Retail news round-up: Sports Direct's investors planning to initiate new rules, and Bunnings dismisses zero-hour contracts for store staff.

Sports Direct’s investors to opt for new rules

Investors in Sports Direct are set to consider new rules to prevent dominant shareholders flouting boardroom standards, The Times reported.

One of the options they will consider is "to increase the minimum proportion of a company’s shares that must be freely held to qualify for a premium listing, from 25% to 50%".

Another option is "to introduce voting restrictions so that only independent shareholders can vote on the re-election of a chairman".

Shareholders are thinking about such solutions as Sports Direct abandons its promise to find an independent chairman to lead a review into its governance.

Booker launches charm offensive amid merger

Booker’s bosses are set to provide new offers this week to convince UK shopkeepers of the advantages of a merger with Tesco, The Daily Telegraph reported.

Booker’s chief executive Charles Wilson and managing director Steve Fox will address Premier convenience franchise owners at Newbury Racecourse on Wednesday.

There is a rising concern that the deal with Tesco will strangle competition in the convenience store market.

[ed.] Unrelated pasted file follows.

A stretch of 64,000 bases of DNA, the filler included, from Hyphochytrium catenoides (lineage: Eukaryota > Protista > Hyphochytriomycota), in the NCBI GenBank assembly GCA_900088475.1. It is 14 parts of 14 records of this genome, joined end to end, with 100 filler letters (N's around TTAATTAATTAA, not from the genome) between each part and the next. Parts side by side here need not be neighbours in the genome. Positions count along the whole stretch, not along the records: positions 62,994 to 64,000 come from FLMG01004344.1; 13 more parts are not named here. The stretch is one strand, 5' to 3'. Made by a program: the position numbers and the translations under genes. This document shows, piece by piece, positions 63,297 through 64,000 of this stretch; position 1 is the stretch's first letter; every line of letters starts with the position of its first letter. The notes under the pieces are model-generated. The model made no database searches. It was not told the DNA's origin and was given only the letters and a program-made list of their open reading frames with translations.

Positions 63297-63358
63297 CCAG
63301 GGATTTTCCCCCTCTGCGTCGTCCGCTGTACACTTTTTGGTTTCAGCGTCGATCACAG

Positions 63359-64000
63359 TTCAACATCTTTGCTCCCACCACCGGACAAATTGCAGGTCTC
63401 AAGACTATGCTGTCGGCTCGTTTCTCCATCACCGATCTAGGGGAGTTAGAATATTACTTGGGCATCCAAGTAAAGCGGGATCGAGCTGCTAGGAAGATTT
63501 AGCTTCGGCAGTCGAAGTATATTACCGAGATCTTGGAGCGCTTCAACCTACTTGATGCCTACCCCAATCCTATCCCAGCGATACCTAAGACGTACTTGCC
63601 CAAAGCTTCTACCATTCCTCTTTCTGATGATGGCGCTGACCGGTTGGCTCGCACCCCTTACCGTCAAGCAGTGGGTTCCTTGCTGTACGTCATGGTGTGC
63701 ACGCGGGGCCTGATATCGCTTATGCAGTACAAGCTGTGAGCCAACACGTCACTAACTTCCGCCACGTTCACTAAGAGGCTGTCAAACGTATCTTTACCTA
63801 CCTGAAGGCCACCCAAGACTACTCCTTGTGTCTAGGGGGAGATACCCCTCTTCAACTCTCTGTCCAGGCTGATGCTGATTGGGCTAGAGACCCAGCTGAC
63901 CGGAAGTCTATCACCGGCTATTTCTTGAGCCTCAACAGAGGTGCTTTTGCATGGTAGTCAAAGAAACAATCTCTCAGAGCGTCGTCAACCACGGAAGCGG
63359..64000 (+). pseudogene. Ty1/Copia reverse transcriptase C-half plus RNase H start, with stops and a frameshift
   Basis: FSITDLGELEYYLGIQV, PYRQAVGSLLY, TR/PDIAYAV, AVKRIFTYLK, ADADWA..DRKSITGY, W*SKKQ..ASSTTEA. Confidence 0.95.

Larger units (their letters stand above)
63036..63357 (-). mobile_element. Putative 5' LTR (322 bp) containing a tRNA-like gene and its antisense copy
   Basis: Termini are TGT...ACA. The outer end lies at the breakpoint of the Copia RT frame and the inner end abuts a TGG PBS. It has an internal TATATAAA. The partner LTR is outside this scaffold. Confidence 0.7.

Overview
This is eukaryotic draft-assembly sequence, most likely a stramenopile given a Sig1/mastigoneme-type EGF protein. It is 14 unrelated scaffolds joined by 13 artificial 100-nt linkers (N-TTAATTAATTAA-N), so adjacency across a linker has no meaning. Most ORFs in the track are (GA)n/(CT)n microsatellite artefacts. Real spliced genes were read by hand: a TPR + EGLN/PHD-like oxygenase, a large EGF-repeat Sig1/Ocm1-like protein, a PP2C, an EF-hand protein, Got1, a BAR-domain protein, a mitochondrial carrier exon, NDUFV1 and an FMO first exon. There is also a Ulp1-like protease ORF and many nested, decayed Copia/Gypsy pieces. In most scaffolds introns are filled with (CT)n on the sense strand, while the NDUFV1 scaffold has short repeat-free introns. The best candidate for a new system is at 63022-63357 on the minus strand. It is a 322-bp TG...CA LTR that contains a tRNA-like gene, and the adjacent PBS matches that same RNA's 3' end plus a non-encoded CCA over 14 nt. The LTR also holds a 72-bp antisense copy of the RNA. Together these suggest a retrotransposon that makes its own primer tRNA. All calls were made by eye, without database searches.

Booker supplies 5,463 Premier, Happy Shopper, Londis and Budgens convenience stores.

The shopkeepers own the properties and manage their stores on a franchise basis.

Bunnings dismisses zero-hour contracts for Homebase staff

Bunnings has decided to remove zero-hour contracts for all Homebase employees, The Daily Telegraph reported.

The company opened its first Bunnings branded warehouse St Alban’s, Hertfordshire, last week, and is planning to open at least five pilot shops by June.

Bunnings managing director in the UK and Ireland Peter Davis said that the company made this decision to “build a strong culture within the company”.

The company has also introduced the national living wage for all workers older than 18 years.

This decision has led to an average pay rise of £555 for most of its 12,000 store employees.

The company is also thinking about Homebase staff holiday entitlements to end a so-called “use it or lose it” restrictions in favour of a more favourable option.

Aldi to become UK’s fifth-largest grocery store

Aldi may overtake The Co-op to become the fifth-largest grocery store in Britain, This is Money reported.

Aldi attracts 6% of the UK’s spending on food, led by Tesco, Asda, Sainsbury's and Morrisons, according to figures from Kantar World.

Aldi reported an increase in sales last year with an estimated £8.5bn, which has more than doubled in four years.

This month the company will open its 700th store and is planning to open another 300 by 2022 especially in the South of England.